With Forbidden City views in some of the rooms, this 2006 property blocks from Wangfujing is "close to the main attractions." In rooms with red sandalwood furnishings and latticework dividing the space, "everything is chic, stylish, and attractive." At Li Jing Xuan, the Cantonese cuisine is "a feast for the eyes as well as the palate." "Gracious staff meet all your needs."

(500 rooms)

$400 or more
Editor's Pick
Hotel Photo
Ritz-Carlton, Beijing
83A Jianguo Road
Beijing
China 100025
Tel: 86 10 5908 8888
Fax: 86 10 5908 8899
www.ritzcarlton.com/en/Properties/Beijing/Default.htm

Personalized classical luxury is suffused throughout this 17-floor hotel, opened in late 2007 at China Central Place, a retail and residential development east of the Central Business District. The tone is set upon arrival, with uniformed doormen hand-opening the two heavy wooden doors. Inside, the cream marble and chocolate lobby is compact and elegant. The 305 rooms are decorated in "olde European" style, with gold and green window drapes, armchairs, and banquettes, complemented by high-tech amenities such as large flat-screen TV, DVD player, and iPod dock. Dining options include Barolo, an intimate contemporary Italian eatery, and the jade-themed Yu, for Cantonese cuisine. In contrast to the hotel's overriding aesthetic, the divine top-floor spa is dressed in warm Asian tones and features an impressive suite of aromatic and truly indulgent hand, face, and body treatments.

$400 or more
Editor's Pick
Hotel Photo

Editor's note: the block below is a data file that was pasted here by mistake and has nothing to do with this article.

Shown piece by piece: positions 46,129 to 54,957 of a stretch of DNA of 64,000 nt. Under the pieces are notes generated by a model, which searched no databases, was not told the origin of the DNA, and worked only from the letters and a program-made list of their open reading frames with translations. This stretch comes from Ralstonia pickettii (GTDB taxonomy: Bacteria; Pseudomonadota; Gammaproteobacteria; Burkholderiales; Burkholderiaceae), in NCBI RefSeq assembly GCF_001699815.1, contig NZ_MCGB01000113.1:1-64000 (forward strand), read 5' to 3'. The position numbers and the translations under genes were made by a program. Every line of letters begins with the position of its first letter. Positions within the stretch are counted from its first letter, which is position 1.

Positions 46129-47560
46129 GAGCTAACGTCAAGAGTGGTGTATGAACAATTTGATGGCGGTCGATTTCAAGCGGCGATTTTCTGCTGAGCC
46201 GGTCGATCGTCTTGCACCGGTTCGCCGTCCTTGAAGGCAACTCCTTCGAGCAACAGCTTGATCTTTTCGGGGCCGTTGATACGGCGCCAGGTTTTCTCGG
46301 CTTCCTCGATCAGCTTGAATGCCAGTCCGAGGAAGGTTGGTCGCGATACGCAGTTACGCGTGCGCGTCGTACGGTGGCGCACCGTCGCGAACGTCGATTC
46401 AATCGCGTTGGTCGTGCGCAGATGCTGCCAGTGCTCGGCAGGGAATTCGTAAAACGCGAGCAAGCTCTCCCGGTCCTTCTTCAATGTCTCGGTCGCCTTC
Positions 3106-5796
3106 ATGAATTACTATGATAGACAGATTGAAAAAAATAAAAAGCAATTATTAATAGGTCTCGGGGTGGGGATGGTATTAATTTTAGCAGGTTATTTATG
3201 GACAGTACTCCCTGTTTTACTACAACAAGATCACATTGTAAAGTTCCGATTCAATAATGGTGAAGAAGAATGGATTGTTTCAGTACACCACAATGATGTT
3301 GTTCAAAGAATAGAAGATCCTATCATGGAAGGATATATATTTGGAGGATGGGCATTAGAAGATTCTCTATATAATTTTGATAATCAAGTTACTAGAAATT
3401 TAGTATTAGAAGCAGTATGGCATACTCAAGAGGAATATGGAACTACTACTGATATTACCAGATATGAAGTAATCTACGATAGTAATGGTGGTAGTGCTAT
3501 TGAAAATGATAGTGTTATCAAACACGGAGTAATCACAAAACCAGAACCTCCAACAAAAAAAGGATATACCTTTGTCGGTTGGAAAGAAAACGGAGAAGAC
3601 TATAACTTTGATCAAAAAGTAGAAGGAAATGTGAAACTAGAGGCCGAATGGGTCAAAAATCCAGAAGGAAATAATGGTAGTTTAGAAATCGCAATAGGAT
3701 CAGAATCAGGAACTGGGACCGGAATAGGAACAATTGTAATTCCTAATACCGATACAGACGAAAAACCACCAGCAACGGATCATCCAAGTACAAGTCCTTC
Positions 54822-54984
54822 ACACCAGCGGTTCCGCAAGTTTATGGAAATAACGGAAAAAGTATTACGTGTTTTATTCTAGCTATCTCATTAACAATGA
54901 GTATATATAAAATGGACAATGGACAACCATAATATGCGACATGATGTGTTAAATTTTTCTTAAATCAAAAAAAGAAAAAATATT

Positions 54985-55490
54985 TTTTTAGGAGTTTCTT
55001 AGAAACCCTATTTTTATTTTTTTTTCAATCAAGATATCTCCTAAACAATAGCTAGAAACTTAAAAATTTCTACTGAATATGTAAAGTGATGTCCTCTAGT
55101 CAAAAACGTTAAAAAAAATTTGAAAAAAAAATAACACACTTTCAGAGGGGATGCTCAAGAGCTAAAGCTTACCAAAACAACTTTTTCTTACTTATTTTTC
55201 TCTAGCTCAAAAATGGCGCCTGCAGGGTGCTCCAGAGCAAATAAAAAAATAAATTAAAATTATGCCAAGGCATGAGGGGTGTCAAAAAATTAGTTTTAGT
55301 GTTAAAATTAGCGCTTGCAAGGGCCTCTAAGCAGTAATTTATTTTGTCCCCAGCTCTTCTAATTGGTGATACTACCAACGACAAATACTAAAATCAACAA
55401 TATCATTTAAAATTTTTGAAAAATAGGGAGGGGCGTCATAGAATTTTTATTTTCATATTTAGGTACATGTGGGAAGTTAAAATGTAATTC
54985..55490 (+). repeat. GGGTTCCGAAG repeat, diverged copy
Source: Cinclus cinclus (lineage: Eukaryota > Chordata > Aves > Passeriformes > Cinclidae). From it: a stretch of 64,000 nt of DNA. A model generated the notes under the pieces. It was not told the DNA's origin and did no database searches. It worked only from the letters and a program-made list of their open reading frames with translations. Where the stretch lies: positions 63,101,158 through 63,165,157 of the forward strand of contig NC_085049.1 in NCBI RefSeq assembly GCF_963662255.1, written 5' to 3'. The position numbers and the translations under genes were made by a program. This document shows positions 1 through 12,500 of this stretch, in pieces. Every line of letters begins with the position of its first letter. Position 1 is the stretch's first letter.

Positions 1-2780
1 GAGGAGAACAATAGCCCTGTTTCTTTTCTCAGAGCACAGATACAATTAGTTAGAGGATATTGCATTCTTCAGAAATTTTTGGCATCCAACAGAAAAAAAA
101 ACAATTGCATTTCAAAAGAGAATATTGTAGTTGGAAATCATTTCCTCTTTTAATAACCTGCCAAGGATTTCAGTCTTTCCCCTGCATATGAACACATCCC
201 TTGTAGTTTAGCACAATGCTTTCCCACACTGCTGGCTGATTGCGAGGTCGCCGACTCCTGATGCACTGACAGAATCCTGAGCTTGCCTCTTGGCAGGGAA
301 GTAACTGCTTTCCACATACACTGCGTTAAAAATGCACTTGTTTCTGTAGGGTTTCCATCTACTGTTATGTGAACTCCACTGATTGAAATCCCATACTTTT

Ritz-Carlton Beijing, Financial Street
1 Jin Cheng Fang Street East
Beijing
China
Tel: 86 10 6601 6666
ritzcarlton.com

This property is "good if you're on business." Designed in glass and chrome, the tower has a lobby lounge decorated with 60,000 sculpted resin bamboo leaves. "Outstanding rooms" have off-white leather walls and duvets embroidered with the Chinese character for comfort. The Sunday champagne brunch at Greenfish is "simply superb." "Staff are so pleasant."

(253 rooms)

$300-$399
Editor's Pick
Hotel Photo
Shangri-La Hotel
29 Zizhuyuan Road
Beijing
China 100089
Tel: 86 10 6841 2211
slb@shangrila.com
www.shangri-la.com/en/property/beijing/shangrila

These two tower blocks in western Beijing are "elegant and comfortable," with "gorgeous interiors and beautiful, spacious rooms packed with amenities"—"all you need to bring are your clothes." "Well-trained English-speaking staff understand customer service"; seven restaurants and bars offer Chinese, Japanese, and modern European food. Recharge with a water therapy treatment at Chi Spa.